# Functions

In this section, we cover how to define and use functions in Julia. We also cover named arguments, default values, and functions with different argument types.

## Defining Functions

Functions have a very similar definition syntax. They start with the keyword function followed by the name and arguments, then the body, and finally the end keyword:

function name(args)
# this is the function body
# stuff gets done here
end


For example, if we wanted to define a function double which doubles its argument, we would do something like this:

function double(x)
2*x
end

double(2)

4


### Implicit and Explicit Returns

You may notice that in our definition of double, we didn’t need to include a keyword such as return to tell Julia what the output is. Julia supports lazy typing, aspects of which you’ve seen already (e.g. defaulting to 64-bit numeric types), and as such it assumes that the last line executed is what you want returned if not keyword is included. If you so desire, you can include the return keyword and nothing will change:

function return_double(x)
return 2*x
end

return_double(2)

4


For the sake of consistency and clarity of code, I will be using explicit returns in this textbook.

## Named Arguments and Default Values

In Julia, it is possible to have named arguments with default values. Keyword parameters are separated from non-keyword paremeters using a semicolon in the function definition, and their default values are set with the assignment operator =, as in many other languages.

function pow(base; exp=2)
return base ^ exp
end

pow(2), pow(2, exp=3)

(4, 8)


When an argument is keyworded, Julia will not allow you to pass it positionally. This means that the call pow(2, 3) in the example above would result in an error.

pow(2, 3)


MethodError: no method matching pow(::Int64, ::Int64)
Closest candidates are:
pow(::Any; exp) at In[23]:2

Stacktrace:

[1] top-level scope at In[24]:1



It is possible, although not recommended, to include keyworded arguments before or without a semicolon, which will allow them to retain their default value but have their arguments passed positionally also.

# NOT recommended
function pow(base, exp=2)
return base ^ exp
end

pow(2, 3)

8


## Input Types

While Julia does not require it, it is possible to specify the input type of arguments when defining a function. This is useful for overriding functions for custom classes (called structs in Julia) and for altering the behavior of a function depending upon its input.

Let’s consider the case when we want to return an integer doubled even when a different numeric type (e.g. a float) is passed as the argument. We would want to construct our function to accept both integers and floats, but behave differently when the input is an integer as opposed to a float. The type of an argument is specified in the function signature using the :: syntax:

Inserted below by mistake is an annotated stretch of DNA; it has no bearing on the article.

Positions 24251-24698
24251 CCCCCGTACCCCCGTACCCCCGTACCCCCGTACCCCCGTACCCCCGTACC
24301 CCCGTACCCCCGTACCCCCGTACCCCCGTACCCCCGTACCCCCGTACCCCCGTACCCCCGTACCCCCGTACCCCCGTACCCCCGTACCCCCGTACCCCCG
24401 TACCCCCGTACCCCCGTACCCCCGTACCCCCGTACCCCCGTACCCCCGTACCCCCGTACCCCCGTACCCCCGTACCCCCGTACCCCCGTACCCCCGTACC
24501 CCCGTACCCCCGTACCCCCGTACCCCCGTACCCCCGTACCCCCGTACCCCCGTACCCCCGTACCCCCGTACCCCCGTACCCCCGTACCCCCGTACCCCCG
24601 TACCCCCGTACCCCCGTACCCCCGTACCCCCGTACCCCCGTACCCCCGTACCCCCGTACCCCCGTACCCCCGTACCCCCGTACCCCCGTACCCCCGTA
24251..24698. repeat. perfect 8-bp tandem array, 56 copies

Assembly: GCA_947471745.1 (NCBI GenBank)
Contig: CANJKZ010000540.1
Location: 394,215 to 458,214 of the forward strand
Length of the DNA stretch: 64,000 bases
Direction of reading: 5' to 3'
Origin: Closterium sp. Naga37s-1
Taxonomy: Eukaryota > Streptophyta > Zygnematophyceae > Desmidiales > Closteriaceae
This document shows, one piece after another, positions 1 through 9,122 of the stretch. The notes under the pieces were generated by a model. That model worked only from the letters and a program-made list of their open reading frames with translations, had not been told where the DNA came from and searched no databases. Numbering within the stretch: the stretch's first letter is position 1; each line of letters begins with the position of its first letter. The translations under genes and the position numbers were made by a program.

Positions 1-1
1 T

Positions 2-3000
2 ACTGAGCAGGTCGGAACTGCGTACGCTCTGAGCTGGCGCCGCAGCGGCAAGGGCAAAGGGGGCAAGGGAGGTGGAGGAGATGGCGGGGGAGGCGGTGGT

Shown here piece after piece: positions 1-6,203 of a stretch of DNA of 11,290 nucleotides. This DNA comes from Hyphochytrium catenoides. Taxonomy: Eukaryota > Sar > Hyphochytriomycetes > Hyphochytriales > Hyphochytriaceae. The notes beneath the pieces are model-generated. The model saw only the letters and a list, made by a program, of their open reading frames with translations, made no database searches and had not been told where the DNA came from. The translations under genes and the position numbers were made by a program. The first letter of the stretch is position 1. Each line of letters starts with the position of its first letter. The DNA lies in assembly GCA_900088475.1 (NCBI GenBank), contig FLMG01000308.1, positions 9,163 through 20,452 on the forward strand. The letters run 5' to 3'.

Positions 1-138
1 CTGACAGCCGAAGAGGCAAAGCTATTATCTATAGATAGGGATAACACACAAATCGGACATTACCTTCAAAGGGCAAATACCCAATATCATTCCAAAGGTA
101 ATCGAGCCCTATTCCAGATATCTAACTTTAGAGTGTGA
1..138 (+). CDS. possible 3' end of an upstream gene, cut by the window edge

function my_func(arg_1::Type, arg_2::Type)


Continuing our double example from earlier, consider the following definitions of int_double:

function int_double(x::Int64)
return 2*x
end

int_double(2)

4

function int_double(x::Float64)
x = Int64(floor(x))
return 2 * x
end

int_double(2.2)

4


In the second implementation of int_double, we convert our argument x to an integer. (Note that we call floor on x first; if we had not done this, we would have gotten an error from Julia because you can’t convert floats to integers if the float has a nonzero fractional part.)

One thing to consider when you construct a function that specifies input types is that we get errors when calling the method on types that are not covered in the definitions.

int_double(Float32(2.2))


MethodError: no method matching int_double(::Float32)
Closest candidates are:
int_double(!Matched::Float64) at In[7]:2
int_double(!Matched::Int64) at In[1]:2

Stacktrace:

[1] top-level scope at In[9]:1



This happens because we have not defined an int_double function with the signature int_double(::Float32). One way of alleviating a subset of these issues is to use unions of types, which are defined using Union{} syntax. Any type listed in the union will be accepted as a valid argument for that function.

function int_double(x::Union{Int64,Int32})
return 2*x
end

function int_double(x::Union{Float64,Float32})
x = Int(floor(x))
return 2*x
end

int_double(Int32(2)), int_double(Float32(2.2))

(4, 4)


Another way to ensure that you don’t run into errors is to provide a final method with no type specification that does something else with the input, or prints an error message.

function int_double(x)
println("Argument is not a valid type.")
end

int_double("2"), int_double(Int8(2));

Argument is not a valid type.
Argument is not a valid type.



Julia checks the functions with specified types before going to the generic, so our int_double(2.2) will still work.

int_double(2.2)

4


## Anonymous Functions

Finally, Julia provides a simple syntax for defining anonymous (lambda) functions:

(args) -> action


As an example, consider the lambda_pow implementation below, which is similar to the pow function defined above.

lambda_pow = (base, exp) -> base ^ exp

lambda_pow(2, 3)

8


## Exercises

Exercise 2.1.1: Define a function with the signature below that returns $ax^2 + bx + c$.

function quad(a, b, c, x)


Exercise 2.1.2: Define a higher order function make_quad(a, b, c) with the signature below that accepts Int64s as arguments and returns a function with the signature f(x) that returns $ax^2 + bx + c$.

Exercise 2.1.3: Create another function make_quad(a, b, c) as before that accepts 64-bit numeric types for all of its arguments (i.e. integers and floats). Implicily return an anonymous function in this implementation.

Exercise 2.1.4: Finally, create a function make_quad(a, b, c) that prints the error "Argument(s) not acceptable type." if the arguments are not 64-bit numeric types.